The Best Way to Relieve An Itchy Mosquito Bite (Without Scratching)


Resist the urge to itch! (Photo: Flickr/John Tann)

A mosquito touches down on your arm, and next thing you know, there’s that telltale red bump — and boy is it unbearably itchy.

Scratching is nothing more than a distraction — a pleasurable way to direct your attention to something other than the itch that’s annoying you. “You’re not accomplishing anything medically,” says Dan Wasserman, MD, a dermatologist in Naples, Florida.

Anything positive, that is.

What you are doing: potentially damaging the skin you’re scratching. “You can actually [create] permanent changes in your skin,” Wasserman tells Yahoo Health. If you break the skin, you may be left with a scar or something called a dermatofibroma. These firm little growths — or what Wasserman refers to as “scar balls” — are most likely to crop up in areas below the knee, such as your ankle and the lower part of your shin. (And, really, who hasn’t gotten a pesky ankle bite while wearing flip-flips?)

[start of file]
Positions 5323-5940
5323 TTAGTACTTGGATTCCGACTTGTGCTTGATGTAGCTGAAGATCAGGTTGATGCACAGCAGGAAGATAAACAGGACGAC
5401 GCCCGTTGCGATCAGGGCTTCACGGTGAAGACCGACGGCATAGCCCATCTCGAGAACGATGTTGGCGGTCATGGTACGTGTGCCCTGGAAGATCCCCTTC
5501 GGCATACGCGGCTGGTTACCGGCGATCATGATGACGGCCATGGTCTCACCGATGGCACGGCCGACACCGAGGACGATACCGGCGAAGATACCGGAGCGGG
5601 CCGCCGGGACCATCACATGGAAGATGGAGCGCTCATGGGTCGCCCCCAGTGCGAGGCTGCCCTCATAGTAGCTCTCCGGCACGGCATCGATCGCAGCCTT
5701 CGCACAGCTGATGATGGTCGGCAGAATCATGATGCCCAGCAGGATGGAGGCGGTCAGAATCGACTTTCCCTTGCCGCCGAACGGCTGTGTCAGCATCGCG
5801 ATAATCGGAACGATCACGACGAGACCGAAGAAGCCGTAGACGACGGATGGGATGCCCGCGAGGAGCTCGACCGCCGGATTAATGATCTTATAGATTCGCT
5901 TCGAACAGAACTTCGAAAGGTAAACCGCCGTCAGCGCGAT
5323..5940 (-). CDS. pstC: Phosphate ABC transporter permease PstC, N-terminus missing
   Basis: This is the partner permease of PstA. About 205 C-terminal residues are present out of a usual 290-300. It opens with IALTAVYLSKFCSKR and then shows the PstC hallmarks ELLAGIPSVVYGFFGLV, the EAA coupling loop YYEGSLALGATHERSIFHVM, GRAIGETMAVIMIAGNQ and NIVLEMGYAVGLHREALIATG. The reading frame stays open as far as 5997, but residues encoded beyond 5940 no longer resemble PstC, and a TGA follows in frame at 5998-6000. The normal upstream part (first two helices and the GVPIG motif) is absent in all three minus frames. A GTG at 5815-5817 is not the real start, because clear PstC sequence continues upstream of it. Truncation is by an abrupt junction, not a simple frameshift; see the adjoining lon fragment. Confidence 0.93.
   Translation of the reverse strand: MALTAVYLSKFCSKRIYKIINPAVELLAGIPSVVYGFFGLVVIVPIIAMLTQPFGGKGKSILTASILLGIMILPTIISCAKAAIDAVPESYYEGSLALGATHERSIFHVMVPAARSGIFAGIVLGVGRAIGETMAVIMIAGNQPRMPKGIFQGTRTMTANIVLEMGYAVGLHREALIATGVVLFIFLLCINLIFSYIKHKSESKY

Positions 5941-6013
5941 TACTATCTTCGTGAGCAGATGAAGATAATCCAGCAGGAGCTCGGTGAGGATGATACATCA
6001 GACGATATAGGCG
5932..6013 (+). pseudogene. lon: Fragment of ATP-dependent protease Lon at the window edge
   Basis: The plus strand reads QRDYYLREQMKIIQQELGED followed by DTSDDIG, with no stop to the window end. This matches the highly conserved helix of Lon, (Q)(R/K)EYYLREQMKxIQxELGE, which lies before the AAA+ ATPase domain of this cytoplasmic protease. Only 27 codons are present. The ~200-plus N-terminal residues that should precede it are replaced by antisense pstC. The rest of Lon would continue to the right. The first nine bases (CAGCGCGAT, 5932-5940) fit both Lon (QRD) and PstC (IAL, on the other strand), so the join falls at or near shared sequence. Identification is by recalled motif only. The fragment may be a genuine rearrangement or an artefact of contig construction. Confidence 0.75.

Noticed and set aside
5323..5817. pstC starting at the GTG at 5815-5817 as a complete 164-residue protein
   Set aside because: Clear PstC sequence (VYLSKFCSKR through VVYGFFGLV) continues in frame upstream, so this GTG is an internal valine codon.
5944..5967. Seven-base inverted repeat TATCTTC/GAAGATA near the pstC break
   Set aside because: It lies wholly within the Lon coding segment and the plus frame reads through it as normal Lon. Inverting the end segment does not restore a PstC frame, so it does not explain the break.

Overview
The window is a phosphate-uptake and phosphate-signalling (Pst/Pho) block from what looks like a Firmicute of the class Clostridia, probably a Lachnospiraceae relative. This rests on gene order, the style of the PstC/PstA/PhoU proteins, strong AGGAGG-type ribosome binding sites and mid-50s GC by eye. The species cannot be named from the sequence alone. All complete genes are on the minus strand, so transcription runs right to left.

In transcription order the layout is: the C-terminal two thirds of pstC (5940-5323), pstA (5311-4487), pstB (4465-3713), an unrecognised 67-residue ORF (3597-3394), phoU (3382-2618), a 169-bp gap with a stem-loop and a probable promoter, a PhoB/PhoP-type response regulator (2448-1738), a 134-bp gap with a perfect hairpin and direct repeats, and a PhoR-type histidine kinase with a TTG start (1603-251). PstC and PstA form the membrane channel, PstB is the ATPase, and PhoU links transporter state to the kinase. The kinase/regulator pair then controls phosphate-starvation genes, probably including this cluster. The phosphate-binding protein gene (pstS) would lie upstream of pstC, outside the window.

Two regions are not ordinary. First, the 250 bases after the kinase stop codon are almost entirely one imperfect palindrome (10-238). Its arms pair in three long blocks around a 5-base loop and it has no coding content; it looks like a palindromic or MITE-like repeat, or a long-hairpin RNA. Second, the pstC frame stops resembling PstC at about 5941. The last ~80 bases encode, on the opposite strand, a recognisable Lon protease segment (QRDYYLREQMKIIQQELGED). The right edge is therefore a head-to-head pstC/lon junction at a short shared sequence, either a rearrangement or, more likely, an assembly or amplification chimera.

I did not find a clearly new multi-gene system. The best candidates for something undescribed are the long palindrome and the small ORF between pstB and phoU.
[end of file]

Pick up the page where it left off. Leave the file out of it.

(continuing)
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You also face the risk of post-inflammatory hyperpigmentation, which is essentially a brown spot that can occur when you injure your skin through excessive scratching, says Wasserman. The worst potential outcome: You end up with an infection, since “one of the dirtiest places on our body is our fingernails,” he says.

Now that we’ve established that scratching isn’t the best solution — is there another quick route to relief, without the potential for permanent damage? Yes, and it’s another form of distraction: slapping the bite. This is a noxious stimuli  — i.e. one that causes a little pain — which is more effective at taking your mind off your misery than an innocuous stimuli, such as tickling the site with a feather. “The nerve stimulation will actually cause a shock or pain,” Wasserman explains. “[This] kind of overwhelms the itch.” In other words, the shock of slapping yourself drowns out the irritation of itching.

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Of course, the resulting relief will only last so long. So if you’re able to access a pharmacy, dose up on Benadryl or Claritin, says Wasserman. And if your itching requires something stronger, ask your doctor for a high-potency steroid cream.

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